The South may not be the region that first comes to mind when it comes to clean energy, but its cities and states are pushing to change that perception.
This post, authored by Elisheva Mittelman, originally appeared as a guest post in Kevin Steinberger's blog.
Welcome to the third blog in our series highlighting the clean energy achievements and climate action continuing across the United States―despite the Trump administration’s efforts to roll back federal climate policies. Each blog will focus on a different region of the country. (Check out our previous posts on the Northeast/Mid-Atlantic and Midwest.)
Once laggards on clean energy, cities and states across the Southeast are taking significant steps to develop smart, clean energy plans―with more than 47 Southeast cities and 2 states pledging to accelerate clean energy development to achieve the goals of the Paris Agreement. This region will face some of the worst climate change impacts in the country, and its citizens and lawmakers are realizing that clean energy not only protects them from the dangers of rising seas, deadly heat waves, and extreme weather but is also a potent economic force that can spur tens of thousands of new jobs and bolster growth across the region.
Renewables and Energy Efficiency Are Gaining Momentum
Investment in clean energy is steadily increasing throughout the Southeast as the region moves toward a more affordable and efficient low-carbon energy system.
Solar installation is accelerating rapidly nationwide, and this part of the States is no exception. As prices keep falling, solar capacity in the country is expected to triple over the next five years, and the Southeast continues to rise through the national ranks. In fact, three of its states placed in the top 10 for solar PV installation in 2016: Georgia (#3), North Carolina (#5), and Florida (#9). North Carolina also has the second-most installed solar capacity among all the states, and that leadership shows no sign of slowing down: North Carolina added 108 megawatts (MW) of utility-scale solar capacity in the first quarter of 2017 alone―the most in the nation during that time period―while boasting more than 9,500 solar jobs.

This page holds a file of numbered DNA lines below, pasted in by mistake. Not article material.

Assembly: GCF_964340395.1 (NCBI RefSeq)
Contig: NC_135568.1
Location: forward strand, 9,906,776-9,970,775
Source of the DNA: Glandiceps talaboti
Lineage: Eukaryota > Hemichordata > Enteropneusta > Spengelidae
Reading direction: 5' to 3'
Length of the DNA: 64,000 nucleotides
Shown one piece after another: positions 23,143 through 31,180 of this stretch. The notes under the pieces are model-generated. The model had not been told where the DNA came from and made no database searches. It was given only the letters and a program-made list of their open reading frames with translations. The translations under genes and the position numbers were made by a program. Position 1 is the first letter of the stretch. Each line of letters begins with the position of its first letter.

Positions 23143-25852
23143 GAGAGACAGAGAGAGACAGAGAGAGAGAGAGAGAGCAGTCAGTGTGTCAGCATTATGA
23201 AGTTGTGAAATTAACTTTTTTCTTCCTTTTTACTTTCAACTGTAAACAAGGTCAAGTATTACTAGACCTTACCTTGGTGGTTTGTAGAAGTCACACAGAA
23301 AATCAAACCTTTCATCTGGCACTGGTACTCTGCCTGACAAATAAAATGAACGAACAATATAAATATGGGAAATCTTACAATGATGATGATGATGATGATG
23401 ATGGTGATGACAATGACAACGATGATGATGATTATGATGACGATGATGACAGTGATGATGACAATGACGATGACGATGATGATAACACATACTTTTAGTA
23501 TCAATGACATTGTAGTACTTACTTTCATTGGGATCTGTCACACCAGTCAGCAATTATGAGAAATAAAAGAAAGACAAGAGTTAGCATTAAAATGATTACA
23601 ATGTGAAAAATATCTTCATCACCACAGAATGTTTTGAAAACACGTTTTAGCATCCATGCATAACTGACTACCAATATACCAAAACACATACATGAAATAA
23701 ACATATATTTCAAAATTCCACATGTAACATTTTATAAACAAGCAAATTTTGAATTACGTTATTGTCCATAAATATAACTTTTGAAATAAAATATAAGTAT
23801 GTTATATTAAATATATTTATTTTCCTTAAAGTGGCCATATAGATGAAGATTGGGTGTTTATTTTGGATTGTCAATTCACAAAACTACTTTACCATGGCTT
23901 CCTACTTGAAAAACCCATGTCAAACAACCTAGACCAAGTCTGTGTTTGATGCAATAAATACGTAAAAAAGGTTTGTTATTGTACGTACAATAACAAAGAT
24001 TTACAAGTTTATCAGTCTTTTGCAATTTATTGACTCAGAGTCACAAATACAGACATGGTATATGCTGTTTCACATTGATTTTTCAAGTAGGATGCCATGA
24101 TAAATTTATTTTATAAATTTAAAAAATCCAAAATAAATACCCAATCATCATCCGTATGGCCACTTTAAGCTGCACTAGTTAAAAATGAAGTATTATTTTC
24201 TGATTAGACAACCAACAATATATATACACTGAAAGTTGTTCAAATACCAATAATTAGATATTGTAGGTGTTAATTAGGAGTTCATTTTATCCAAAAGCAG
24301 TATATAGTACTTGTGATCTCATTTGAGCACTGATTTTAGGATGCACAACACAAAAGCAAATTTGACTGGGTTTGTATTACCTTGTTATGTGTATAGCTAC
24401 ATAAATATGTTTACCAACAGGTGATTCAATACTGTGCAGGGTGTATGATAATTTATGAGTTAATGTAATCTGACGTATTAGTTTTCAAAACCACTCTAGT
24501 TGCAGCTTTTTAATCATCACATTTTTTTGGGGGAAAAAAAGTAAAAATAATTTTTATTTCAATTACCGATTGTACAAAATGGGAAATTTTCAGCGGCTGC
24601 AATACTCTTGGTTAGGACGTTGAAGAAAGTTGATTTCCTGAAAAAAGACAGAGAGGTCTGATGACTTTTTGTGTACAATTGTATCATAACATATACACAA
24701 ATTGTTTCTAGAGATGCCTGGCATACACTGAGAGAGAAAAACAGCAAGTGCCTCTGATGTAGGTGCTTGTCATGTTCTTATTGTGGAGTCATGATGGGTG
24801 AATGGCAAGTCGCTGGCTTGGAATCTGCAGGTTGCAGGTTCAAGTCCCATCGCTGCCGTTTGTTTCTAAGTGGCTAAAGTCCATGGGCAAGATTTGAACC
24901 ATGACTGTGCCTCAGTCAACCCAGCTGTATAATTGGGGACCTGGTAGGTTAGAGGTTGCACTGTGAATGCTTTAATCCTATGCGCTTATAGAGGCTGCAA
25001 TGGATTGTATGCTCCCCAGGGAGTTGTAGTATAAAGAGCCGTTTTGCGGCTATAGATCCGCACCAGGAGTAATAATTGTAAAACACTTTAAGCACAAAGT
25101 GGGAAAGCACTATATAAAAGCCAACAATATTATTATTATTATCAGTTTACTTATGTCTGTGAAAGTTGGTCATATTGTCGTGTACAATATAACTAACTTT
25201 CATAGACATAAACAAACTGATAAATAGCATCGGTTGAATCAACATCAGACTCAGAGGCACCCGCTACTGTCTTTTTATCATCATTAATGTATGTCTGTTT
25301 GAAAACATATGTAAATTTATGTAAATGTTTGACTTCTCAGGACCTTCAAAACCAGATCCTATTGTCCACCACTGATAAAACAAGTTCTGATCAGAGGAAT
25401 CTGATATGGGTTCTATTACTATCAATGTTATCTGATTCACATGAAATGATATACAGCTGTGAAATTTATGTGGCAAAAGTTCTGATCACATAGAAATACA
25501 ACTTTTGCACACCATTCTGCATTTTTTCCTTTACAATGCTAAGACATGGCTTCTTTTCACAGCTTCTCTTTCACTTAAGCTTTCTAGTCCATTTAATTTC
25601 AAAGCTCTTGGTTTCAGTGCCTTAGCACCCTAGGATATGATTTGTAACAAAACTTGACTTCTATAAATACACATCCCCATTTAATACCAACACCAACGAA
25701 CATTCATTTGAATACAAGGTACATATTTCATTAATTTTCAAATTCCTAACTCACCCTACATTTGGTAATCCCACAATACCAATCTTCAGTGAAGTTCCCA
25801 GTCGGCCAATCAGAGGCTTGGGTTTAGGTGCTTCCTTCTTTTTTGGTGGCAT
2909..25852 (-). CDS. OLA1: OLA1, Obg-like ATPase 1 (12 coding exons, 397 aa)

Meanwhile, several utility companies are determined to cut emissions and increase the prevalence of solar in the region. Georgia-based Southern Company owns nearly 480 MW of solar-generating capacity in Georgia and North Carolina, while Florida-based FP&L recently announced plans to complete 600 MW of utility-scale projects by 2018 and add an additional 1.5 gigawatts (GW) by 2023―enough to power more than 420,000 homes.
Although wind development in the Southeast has historically lagged behind the rest of the country, this sector is also starting to grow: The first offshore wind auction in the region recently took place off the coast of North Carolina, for a lease that could accommodate almost 1,500 MW of wind power, or enough energy to power more than 500,000 homes. And North Carolina is not just taking the lead with offshore wind; it is also home to the largest onshore wind project in the region. Advances in turbine technology are allowing developers to access higher-altitude wind resources, unlocking previously untapped potential in the Southeast. With wind component manufacturing facilities in every single Southeast state, the area is well prepared to take advantage of the soaring wind growth occurring across the country.
The economic growth and increased job opportunities that often accompany clean energy development have contributed to the acceptance of renewables in areas where one might least expect it. For example, solar was not at the forefront of energy discussions in the small, rural town of Camden, Arkansas, but last year’s 12-MW Aerojet Rocketdyne solar project helped revitalize the struggling local economy and brought 225 new manufacturing jobs to the area.
And growing support for renewables can be seen across the Southeast, as state leaders and regulators recognize the significant economic benefits of clean energy sources. A former member of Kentucky’s Public Service Commission declared that “the future is renewables,” and a commissioner in Georgia agreed that renewables are “cheaper than running existing capacity” (which is partly why Georgia Power will be adding about 1,600 MW of solar, wind, and/or biomass over the coming years). Even a coal museum knows that this trend is here to stay—the Kentucky Coal Mining Museum will be switching to solar power in order to save money.